This report evaluates the factors shaping the adoption of digital financial services by emerging consumers in India and assesses the crucial role that frontline banking agents play in helping to successfully transition their clients to digital platforms. Despite significant progress toward digital financial inclusion in India, agents still matter for bringing low-income consumers into the digital fold. Specifically, while agents largely assist with product adoption and use, their value to the financial sector and the financial institutions they represent goes beyond these responsibilities—they are the key to building trust, resolving problems, and ensuring value for customers. The report also articulates the state of agent practice in India and outlines 10 principal insights on training, equipping, and promoting financial product awareness among agents within the three types of assessed institutions—commercial banks, payment banks and microfinance institutions (MFIs).

The evaluation of agent effectiveness in India considers the following criteria:

  • Adequate Resources. Do agents have sufficient technical, financial, and administrative resources?
  • Awareness and Knowledge About Digital Financial Services. Do agents have the knowledge to make customers aware of the existence and uses of digital products, and build trust in the process?
  • Motivation. Are agents willing and motivated to spend the time needed to promote awareness and assist customers?

These factors — resources, knowledge, and motivation — ensure that agents can effectively assist novice digital financial services customers and convert them into habitual users, and are therefore clear priorities for the financial services providers the agents represent. The report also demonstrates that the degree of resource availability differs by institution type and affects the agents’ ability to assist customers with digital financial services in various ways. Ultimately, business correspondent agents have the right combination of resources, knowledge, and motivation to help consumers transition to digital financial services; credit officers (the “agents” of MFIs) are well-positioned to influence their customers once MFIs avail these services; and payment bank agents are least able to influence their clients to adopt or use digital financial services.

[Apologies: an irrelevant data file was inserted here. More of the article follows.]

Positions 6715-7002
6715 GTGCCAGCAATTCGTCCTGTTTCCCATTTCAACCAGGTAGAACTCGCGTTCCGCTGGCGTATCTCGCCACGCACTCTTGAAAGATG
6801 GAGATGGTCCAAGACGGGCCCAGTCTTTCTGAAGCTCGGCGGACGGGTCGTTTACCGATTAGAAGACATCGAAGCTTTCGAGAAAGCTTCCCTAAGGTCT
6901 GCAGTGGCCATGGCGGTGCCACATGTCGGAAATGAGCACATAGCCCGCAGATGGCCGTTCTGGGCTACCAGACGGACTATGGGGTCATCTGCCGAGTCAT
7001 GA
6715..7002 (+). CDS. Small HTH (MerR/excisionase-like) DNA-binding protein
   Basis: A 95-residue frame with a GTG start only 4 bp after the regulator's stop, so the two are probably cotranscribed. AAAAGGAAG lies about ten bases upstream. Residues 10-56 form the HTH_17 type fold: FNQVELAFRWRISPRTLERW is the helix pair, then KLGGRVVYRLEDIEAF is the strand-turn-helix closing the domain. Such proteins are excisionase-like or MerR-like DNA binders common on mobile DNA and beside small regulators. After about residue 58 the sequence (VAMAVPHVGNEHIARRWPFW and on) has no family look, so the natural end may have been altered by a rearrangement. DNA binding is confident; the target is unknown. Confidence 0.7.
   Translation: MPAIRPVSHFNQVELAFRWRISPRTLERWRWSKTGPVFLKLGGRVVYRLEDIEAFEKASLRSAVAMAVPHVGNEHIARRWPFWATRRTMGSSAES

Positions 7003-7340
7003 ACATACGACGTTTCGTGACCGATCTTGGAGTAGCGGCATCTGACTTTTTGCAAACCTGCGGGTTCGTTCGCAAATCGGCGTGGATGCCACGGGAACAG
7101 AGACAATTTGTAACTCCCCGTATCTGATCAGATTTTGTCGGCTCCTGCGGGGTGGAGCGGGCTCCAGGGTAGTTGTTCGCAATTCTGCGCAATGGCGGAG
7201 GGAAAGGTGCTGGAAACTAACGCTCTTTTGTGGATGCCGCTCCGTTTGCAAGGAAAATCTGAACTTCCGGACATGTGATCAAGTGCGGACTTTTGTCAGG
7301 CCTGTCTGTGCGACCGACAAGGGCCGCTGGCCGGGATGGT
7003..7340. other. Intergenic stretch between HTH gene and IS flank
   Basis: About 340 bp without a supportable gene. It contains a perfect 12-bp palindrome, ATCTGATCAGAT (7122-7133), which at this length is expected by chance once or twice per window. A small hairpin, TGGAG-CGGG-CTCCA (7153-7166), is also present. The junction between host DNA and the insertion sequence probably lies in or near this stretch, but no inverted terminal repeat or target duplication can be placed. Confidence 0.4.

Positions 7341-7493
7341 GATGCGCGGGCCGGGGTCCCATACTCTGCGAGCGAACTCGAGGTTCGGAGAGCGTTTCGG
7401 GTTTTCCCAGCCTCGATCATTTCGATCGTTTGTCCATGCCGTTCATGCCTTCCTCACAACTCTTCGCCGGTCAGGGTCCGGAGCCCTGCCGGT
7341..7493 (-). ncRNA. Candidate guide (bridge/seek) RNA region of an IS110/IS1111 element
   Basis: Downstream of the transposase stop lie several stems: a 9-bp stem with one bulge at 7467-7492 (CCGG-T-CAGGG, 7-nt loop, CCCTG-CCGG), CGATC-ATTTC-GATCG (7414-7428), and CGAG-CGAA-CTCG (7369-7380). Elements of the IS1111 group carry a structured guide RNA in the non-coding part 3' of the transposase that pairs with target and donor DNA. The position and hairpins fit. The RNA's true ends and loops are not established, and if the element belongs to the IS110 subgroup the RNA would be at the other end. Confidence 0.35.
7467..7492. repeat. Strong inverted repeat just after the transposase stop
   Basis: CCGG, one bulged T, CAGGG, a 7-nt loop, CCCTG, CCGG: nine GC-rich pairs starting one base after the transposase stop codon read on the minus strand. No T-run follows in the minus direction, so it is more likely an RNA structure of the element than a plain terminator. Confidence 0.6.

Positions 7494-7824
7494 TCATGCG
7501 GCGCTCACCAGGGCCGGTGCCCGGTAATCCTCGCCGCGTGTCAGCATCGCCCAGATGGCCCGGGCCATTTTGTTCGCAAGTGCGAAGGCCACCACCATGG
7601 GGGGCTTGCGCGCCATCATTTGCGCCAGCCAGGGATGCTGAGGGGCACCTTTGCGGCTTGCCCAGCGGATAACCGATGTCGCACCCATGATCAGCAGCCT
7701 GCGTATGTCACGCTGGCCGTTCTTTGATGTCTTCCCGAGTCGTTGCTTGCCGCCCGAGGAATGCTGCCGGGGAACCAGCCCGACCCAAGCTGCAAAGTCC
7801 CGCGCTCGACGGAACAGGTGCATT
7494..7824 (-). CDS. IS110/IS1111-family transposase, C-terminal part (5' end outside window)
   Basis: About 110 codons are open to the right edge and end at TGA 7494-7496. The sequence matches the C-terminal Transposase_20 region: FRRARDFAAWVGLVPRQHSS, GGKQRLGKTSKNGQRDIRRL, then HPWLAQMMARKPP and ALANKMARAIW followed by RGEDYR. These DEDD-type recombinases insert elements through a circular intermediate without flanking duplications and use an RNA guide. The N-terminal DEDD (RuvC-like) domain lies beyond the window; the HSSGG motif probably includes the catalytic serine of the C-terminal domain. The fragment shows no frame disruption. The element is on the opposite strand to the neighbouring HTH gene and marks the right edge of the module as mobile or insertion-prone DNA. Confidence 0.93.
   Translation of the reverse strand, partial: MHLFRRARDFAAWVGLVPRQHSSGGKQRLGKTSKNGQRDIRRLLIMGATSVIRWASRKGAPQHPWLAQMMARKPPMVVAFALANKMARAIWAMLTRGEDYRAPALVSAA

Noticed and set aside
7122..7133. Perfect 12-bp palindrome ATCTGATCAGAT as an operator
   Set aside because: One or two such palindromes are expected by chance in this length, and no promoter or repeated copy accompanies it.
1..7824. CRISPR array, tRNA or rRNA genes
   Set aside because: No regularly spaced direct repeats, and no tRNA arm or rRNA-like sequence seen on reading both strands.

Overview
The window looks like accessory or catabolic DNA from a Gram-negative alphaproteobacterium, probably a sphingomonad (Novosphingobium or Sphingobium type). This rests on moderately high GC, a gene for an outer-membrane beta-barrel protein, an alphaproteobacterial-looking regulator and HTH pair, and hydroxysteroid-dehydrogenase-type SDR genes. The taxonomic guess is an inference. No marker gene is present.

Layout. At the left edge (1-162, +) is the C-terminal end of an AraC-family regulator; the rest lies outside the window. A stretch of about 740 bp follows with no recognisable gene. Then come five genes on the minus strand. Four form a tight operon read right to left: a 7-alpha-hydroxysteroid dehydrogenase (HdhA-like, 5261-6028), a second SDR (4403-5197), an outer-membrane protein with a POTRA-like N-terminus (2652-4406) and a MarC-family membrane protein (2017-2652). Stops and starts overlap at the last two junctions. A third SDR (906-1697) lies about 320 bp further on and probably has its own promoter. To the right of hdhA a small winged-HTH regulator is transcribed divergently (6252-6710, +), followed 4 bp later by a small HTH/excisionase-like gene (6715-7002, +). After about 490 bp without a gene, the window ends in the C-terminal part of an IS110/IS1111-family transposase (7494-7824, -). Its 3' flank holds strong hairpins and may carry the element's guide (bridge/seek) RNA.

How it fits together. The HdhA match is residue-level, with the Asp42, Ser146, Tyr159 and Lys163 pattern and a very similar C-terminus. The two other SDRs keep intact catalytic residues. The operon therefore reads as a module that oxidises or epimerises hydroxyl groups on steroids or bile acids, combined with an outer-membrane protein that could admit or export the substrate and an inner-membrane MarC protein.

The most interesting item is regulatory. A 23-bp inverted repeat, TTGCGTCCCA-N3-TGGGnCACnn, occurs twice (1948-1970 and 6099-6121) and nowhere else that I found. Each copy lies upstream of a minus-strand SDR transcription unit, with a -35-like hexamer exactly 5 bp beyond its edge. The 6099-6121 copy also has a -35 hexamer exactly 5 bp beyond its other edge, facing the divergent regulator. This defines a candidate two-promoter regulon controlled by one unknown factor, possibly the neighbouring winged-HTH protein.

Misha Sharma

Project Manager, IMFR Lead

Misha Sharma is a Project Manager at IFMR Lead. She works with the Financial Inclusion team and is currently leading projects based out of South India evaluating the impact of access to finance on the overall well-being of the rural poor. Her research work primarily focuses on studying alternative channels of financial services for the poor. Prior to joining IFMR Lead, Misha worked with Goldman Sachs as an Operations Analyst. Misha holds a Master’s Degree in Economics from University of Edinburgh and a Bachelor’s Degree in Economics from Stella Maris College, Chennai.

Shreya Chatterjee

Senior Research Associate, IMFR Lead

Shreya is a Senior Research Associate with IFMR Lead’s Financial Inclusion team. Shreya has worked on impact evaluations of alternative financial delivery channels and livelihood rehabilitation programs, in partnership with NGOs. She is currently working on an exploratory study mapping digital financial services for the underserved in India. She has an undergraduate degree in economics from Singapore Management University.

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